JOURNAL ARTICLE

Analysis of surgical errors in closed malpractice claims at 4 liability insurers

Selwyn O Rogers, Atul A Gawande, Mary Kwaan, Ann Louise Puopolo, Catherine Yoon, Troyen A Brennan, David M Studdert
Surgery 2006, 140 (1): 25-33
16857439

BACKGROUND: The relative importance of the different factors that cause surgical error is unknown. Malpractice claim file analysis may help to identify leading causes of surgical error and identify opportunities for prevention.

METHODS: We retrospectively reviewed 444 closed malpractice claims, from 4 malpractice liability insurers, in which patients alleged a surgical error. Surgeon-reviewers examined the litigation file and medical record to determine whether an injury attributable to surgical error had occurred and, if so, what factors contributed. Detailed descriptive information concerning etiology and outcome was recorded.

RESULTS: Reviewers identified surgical errors that resulted in patient injury in 258 of the 444 (58%) claims. Sixty-five percent of these cases involved significant or major injury; 23% involved death. In most cases (75%), errors occurred in intraoperative care; 25% in preoperative care; 35% in postoperative care. Thirty-one percent of the cases had errors occurring during multiple phases of care; in 62%, more than 1 clinician played a contributory role. Systems factors contributed to error in 82% of cases. The leading system factors were inexperience/lack of technical competence (41%) and communication breakdown (24%). Cases with technical errors (54%) were more likely than those without technical errors to involve errors in multiple phases of care (36% vs 24%, P = .03), multiple personnel (83% vs 63%, P < .001), lack of technical competence/knowledge (51% vs 29%, P < .001) and patient-related factors (54% vs 33%, P = .001).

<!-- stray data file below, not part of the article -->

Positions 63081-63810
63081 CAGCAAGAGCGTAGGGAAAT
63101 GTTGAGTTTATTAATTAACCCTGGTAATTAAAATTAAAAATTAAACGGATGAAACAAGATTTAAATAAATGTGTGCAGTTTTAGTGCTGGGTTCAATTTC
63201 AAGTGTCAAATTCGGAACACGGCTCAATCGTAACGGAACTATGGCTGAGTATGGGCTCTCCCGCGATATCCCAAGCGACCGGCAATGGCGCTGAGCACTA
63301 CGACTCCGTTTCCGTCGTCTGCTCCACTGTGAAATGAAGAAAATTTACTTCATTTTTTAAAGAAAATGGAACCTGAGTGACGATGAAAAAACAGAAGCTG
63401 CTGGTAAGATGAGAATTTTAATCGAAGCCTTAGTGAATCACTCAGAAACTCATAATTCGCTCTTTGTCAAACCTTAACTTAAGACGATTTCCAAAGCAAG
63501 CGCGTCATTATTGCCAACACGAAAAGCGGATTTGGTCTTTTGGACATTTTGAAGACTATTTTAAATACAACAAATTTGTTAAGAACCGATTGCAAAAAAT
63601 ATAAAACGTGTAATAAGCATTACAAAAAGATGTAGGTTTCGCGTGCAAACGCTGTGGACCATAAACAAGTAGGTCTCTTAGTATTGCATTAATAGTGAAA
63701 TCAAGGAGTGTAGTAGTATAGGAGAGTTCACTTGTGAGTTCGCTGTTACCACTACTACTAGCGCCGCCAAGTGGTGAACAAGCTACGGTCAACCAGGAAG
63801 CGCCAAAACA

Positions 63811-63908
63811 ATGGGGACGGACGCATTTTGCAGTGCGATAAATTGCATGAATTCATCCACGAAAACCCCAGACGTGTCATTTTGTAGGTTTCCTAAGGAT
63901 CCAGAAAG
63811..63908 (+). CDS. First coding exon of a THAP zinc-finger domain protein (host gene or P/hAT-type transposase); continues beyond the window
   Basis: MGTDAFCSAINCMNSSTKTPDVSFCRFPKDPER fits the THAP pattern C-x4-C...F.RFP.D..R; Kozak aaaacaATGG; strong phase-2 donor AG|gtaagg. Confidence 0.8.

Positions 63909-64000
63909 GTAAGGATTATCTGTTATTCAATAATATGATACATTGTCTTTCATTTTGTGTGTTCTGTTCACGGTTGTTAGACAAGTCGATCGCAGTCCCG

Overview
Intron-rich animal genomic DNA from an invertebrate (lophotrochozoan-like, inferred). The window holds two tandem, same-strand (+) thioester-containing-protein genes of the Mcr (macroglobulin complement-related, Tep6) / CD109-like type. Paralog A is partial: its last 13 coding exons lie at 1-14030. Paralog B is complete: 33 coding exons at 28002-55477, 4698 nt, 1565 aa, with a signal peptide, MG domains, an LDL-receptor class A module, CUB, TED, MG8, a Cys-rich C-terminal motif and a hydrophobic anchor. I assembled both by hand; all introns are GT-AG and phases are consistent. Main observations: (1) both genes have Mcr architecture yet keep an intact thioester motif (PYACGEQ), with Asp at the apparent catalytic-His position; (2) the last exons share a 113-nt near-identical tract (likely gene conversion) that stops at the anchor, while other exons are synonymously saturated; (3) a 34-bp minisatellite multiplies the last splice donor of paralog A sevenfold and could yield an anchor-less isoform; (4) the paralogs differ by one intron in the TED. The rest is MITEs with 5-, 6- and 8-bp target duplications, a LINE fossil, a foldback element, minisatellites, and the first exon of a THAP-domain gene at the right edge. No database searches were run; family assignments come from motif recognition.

CONCLUSIONS: Systems factors play a critical role in most surgical errors, including technical errors. Closed claims analysis can help to identify priority areas for intervening to reduce errors.

Full Text Links

Find Full Text Links for this Article

Discussion

You are not logged in. Sign Up or Log In to join the discussion.

Related Papers

Remove bar
Read by QxMD icon Read
16857439
×

Save your favorite articles in one place with a free QxMD account.

×

Search Tips

Use Boolean operators: AND/OR

diabetic AND foot
diabetes OR diabetic

Exclude a word using the 'minus' sign

Virchow -triad

Use Parentheses

water AND (cup OR glass)

Add an asterisk (*) at end of a word to include word stems

Neuro* will search for Neurology, Neuroscientist, Neurological, and so on

Use quotes to search for an exact phrase

"primary prevention of cancer"
(heart or cardiac or cardio*) AND arrest -"American Heart Association"